Awards & Honors

Spitzer Faculty Win 10K Grants

Congratulations to SSA faculty, Kaja Kühl and Lindsay Harkema, for making it onto the list of 2022 NYSCA Architecture + Design Independent Projects Grant recipients! In the first year of the League’s Independent Projects partnership with NYSCA, 18 design proposals were selected for grants of $10,000 each.

Independent Projects is a competitive grant program that is open to New Yorkers working in design fields. Beginning in 2022, it is administered as a partnership between the League and NYSCA. Grant awards are made possible by the New York State Council on the Arts with the support of the Office of the Governor and the New York State Legislature.

During the 2022 cycle, 113 applications were submitted for year-long design and research projects. A panel composed of seven designers and educators in architecture, industrial design, preservation and history, and urban design evaluated entries to select 18 projects for funding. The funded projects reflect the variety of the entries the program received this year: they encompass different disciplines and modes of practice, and will take many different forms when completed. The projects engage locales and communities all across New York.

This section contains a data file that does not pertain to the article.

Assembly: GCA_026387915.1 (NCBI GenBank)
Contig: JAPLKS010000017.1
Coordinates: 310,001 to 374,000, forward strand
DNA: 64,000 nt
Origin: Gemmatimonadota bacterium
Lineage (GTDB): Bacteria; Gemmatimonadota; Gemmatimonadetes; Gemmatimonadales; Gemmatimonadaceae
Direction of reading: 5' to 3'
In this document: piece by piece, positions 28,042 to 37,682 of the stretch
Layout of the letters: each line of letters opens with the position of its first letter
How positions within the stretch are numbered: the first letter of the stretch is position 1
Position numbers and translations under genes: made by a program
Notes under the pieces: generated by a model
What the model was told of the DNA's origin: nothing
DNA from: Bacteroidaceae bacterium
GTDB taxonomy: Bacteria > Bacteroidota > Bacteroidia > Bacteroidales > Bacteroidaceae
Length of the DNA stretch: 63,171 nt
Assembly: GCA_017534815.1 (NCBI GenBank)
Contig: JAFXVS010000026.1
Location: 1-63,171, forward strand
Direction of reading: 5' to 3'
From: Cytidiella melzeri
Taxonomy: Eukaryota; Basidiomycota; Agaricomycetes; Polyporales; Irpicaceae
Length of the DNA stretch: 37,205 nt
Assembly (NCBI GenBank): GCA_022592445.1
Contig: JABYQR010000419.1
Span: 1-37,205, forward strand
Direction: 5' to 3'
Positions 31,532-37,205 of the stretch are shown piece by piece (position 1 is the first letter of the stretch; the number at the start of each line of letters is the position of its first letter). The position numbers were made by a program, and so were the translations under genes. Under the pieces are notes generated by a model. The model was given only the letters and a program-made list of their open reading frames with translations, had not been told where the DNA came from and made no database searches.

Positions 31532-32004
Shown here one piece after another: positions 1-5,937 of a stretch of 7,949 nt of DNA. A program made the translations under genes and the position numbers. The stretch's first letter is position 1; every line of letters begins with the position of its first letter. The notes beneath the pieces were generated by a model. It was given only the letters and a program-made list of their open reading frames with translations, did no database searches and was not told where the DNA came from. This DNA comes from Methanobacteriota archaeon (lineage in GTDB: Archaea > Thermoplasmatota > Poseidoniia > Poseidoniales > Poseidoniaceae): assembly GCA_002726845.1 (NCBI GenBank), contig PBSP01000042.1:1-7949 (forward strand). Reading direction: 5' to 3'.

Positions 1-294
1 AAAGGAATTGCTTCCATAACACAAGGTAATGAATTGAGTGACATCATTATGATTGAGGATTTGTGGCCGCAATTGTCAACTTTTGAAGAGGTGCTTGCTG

Winning Proposals Including Spitzer Faculty:

“The Modern Longhouse: Braiding Indigenous knowledge with contemporary research on natural materials and embodied energy”
Anna Dietzsch, Kaja Kühl, and Angela Ferguson
Syracuse, NY

In partnership with Braiding the Sacred, a network of Indigenous communities in New York, “The Modern Longhouse” will explore how traditional knowledge, materials and techniques can be combined with modern-day thinking on embodied energy and a just transition to carbon neutral construction. Through community outreach and research, architects and urban designers Anna Dietzsch and Kaja Kühl, with supervisor of the Onondaga Nation Farm and the Onondaga Seed Bank Angela Ferguson, hope to improve current spatial and building practices and dependency on external resources, as they empower involved communities to join the energy transition taking place in the US.


“Дія-Т / Diya-Ty: Empowering Ukrainian Youth to be the Makers of their Future Cities”
Sasha Topolnytska and Lindsay Harkema
New York, NY

“Дія-Ти” from Ukrainian translates as “to act” or “you are the action.” “Дія-Ти / Diya-Ty” proposes a series of educational design workshops for Ukrainian youth in New York to inspire creative skills for rebuilding Ukrainian cities in the future. Designer Sasha Topolnytska and architect Lindsay Harkema believe that learning design skills early in life is empowering for young people to imagine alternative futures that celebrate heritage and enable growth. These skills will be essential to rebuild Ukrainian cities as environments of care, cultural expression, and social vitality after the destruction of war.


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